Adapting Sustainable Forest Management to Climate ?· KNOWLEDGE-DRIVEN PROGRAMS: DEVELOPING AND IMPLEMENTING…

  • View
    212

  • Download
    0

Embed Size (px)

Transcript

Adapting Sustainable Forest Management to Climate Change:

A Systematic Approach for Exploring Organizational Readiness

Recycled paper

For other CCFM Climate Change Task Force reports contact:

Canadian Council of Forest Ministers c/o Canadian Forest Service Natural Resources Canada 580 Booth Street Ottawa, Ontario K1A 0E6

www.ccfm.org

Canadian Council of Forest Ministers, 2012

This report is a product of the Climate Change Task Force of the Canadian Council of Forest Ministers.

Copies of this report in both French and English can be found online at ccfm.org or by contacting the Canadian Council of Forest Ministers.

Canadian Council of Forest Ministers

Canadian Forest Service 580 Booth Street, 8th floor Ottawa, Ontario K1A 0E6

T (613) 9479099 F (613) 9479033

Cette publication est galement disponible en franais sous le titre Adapter lamnagement forestier durable aux changements climatiques : une approche systmatique dexploration de ltat de prparation organisationnelle.

Cover photos: Kelvin Hirsch (top left), Natural Resources Canada (top middle, right, and bottom)

Library and Archives Canada Cataloguing in Publication

Gray, Paul A

Adapting sustainable forest management to climate change: a systematic approach for exploring organizational readiness / P.A. Gray.

Issued also in French under title: Adapter lamnagement forestier durable aux changements climatiques : une approche systmatique dexploration de ltat de prparation organisationnelle.

This report is a product of the Climate Change Task Force of the Canadian Council of Forest Ministers--P. [2] of cover.

Includes bibliographical references. Available also on the Internet.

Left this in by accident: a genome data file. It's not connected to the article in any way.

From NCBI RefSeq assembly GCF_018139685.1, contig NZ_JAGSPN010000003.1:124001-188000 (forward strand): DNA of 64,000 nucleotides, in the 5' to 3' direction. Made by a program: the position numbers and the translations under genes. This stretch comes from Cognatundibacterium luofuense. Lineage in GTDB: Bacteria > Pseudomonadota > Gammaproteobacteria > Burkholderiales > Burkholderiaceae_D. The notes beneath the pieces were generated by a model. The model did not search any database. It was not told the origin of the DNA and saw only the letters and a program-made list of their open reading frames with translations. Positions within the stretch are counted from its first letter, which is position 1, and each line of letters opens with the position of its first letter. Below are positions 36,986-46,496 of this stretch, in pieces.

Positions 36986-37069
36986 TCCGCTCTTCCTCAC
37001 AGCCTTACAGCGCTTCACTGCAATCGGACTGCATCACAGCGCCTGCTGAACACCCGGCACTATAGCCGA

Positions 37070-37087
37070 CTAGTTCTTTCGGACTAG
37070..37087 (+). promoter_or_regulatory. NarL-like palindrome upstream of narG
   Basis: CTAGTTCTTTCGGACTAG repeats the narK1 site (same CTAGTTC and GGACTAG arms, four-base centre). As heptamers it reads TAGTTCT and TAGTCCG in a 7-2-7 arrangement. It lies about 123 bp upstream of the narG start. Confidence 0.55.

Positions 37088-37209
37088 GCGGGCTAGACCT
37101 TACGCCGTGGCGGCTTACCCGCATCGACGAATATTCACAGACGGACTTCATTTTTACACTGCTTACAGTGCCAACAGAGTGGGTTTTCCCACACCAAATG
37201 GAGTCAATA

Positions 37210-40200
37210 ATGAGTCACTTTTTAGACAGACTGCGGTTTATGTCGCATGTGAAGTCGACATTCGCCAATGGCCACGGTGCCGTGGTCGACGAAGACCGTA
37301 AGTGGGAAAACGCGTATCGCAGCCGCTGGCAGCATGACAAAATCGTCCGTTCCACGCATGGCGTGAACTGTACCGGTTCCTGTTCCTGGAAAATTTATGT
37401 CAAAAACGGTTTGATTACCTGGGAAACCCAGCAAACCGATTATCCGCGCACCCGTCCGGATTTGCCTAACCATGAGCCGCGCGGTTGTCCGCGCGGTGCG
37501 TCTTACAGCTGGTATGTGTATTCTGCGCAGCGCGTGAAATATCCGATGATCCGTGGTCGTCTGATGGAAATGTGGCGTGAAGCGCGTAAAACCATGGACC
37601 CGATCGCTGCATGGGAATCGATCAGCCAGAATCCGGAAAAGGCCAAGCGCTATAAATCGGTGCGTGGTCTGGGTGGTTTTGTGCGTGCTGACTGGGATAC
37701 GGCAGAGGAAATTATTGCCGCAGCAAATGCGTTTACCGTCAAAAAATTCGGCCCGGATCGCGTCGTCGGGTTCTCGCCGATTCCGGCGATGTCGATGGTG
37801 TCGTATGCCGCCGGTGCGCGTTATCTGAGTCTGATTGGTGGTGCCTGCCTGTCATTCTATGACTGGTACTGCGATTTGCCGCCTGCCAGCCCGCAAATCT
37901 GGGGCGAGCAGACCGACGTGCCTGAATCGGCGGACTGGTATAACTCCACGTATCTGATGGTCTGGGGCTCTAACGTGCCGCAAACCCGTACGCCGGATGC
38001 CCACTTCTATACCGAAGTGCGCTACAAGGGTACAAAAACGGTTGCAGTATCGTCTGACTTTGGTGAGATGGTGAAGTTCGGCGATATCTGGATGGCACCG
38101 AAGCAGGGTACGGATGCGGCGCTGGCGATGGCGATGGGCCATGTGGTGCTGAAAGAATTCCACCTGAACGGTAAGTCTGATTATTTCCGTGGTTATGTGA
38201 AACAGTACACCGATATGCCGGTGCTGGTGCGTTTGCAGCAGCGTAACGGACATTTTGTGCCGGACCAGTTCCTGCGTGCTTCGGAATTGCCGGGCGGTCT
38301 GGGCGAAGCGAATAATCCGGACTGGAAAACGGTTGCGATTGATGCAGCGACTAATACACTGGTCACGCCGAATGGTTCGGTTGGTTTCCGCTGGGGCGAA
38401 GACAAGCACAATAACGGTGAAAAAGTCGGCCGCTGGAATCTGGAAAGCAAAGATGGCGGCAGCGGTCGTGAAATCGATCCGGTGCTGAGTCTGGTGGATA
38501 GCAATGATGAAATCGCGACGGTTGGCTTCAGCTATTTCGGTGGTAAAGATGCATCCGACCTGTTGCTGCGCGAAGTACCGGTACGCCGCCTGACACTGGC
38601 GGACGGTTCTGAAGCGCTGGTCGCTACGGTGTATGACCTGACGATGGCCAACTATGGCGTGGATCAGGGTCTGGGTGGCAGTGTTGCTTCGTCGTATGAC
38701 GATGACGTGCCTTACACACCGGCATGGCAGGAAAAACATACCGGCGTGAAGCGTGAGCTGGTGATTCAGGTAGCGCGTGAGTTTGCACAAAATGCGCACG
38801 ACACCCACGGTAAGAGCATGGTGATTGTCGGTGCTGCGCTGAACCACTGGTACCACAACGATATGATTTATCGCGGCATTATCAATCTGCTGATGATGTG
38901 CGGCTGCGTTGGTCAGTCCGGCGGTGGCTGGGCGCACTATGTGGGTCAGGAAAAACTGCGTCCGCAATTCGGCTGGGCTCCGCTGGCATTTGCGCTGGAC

ISBN 978-1-100-20590-8 Cat. no.: Fo79-2/2012E

1. Forest management--Environmental aspects--Canada.2. Sustainable forestry--Canada.3. Climatic changes--Environmental aspectsCanada. I. Canadian Council of Forest MinistersII. Canadian Council of Forest Ministers. Climate Change Task ForceIII. Title.

SD387 E58 G72 2012 333.75160971 C2012-980089-9

Adapting Sustainable Forest Management to Climate Change:

A Systematic Approach for Exploring Organizational Readiness

P. A. Gray1

Canadian Council of Forest Ministers Climate Change Task Force

1Ontario Ministry of Natural Resources, Applied Research and Development Branch, 2nd Floor, North Tower, 300 Water Street, Peterborough, ON K9J 8M5.

ii Canadian Council of Forest Ministers | Climate Change Task Force

Canadian Council of Forest MinistersClimate Change Task Force

Consideration of climate change and future climatic variability is needed in all aspects of sustainable forest management

A vision for Canadas forests: 2008 and beyond

(CCFM 2008)

Photo: Natural Resources Canada

iiiAdapting Sustainable Forest Management to Climate Change: A Systematic Approach for Exploring Organizational Readiness

CANADIAN COUNCIL OF FOREST MINISTERS

CLIMATE CHANGE TASK FORCE

Alberta Ministry of Environment and Sustainable Resource Development Stan Kavalinas, Daryl Price, Evelynne Wrangler

British Columbia Ministry of Forests, Lands, and Natural Resource Operations Kathy Hopkins, Dave Peterson (Co-Chair), Jim Snetsinger (Co-Chair)

Manitoba Department of Conservation and Water Stewardship Greg Carlson, Ryan Klos

New Brunswick Department of Natural Resources Mike Bartlett, Tom Ng, Chris Norfolk

Newfoundland and Labrador Department of Natural Resources Wayne Kelly

Northwest Territories Department of Environment and Natural Resources Tom Lakusta

Nova Scotia Department of Natural Resources Jorg Beyeler, Jonathan Kierstead

Ontario Ministry of Natural Resources Paul Gray

Prince Edward Island Department of Agriculture and Forestry Dan McAskill

Quebec Ministry of Natural Resources Michel Campagna

Saskatchewan Ministry of Environment Dwayne Dye

Yukon Department of Energy, Mines, and Resources Aynslie Ogden, Robin Sharples

Natural Resources Canada Kelvin Hirsch, Tim Sheldan (Co-Chair), Tim Williamson

Canadian Council of Forest Ministers Secretariat Marie-Eve Bonneau, Kumiko Onoda

TECHNICAL ANALYSIS GROUP

Ontario Ministry of Natural Resources Paul Gray

Quebec Ministry of Natural Resources Michel Campagna

Saskatchewan Research Council Mark Johnston

Yukon Department of Energy, Mines, and Resources Aynslie Ogden

Natural Resources Canada Jason Edwards, Kelvin Hirsch (Lead), David Price, Catherine Ste-Marie, Tim Williamson

Canadian Council of Forest Ministers Secretariat Marie-Eve Bonneau, Kendra Isaac, Kumiko Onoda

iv Canadian Council of Forest Ministers | Climate Change Task Force

Photo: Kelvin Hirsch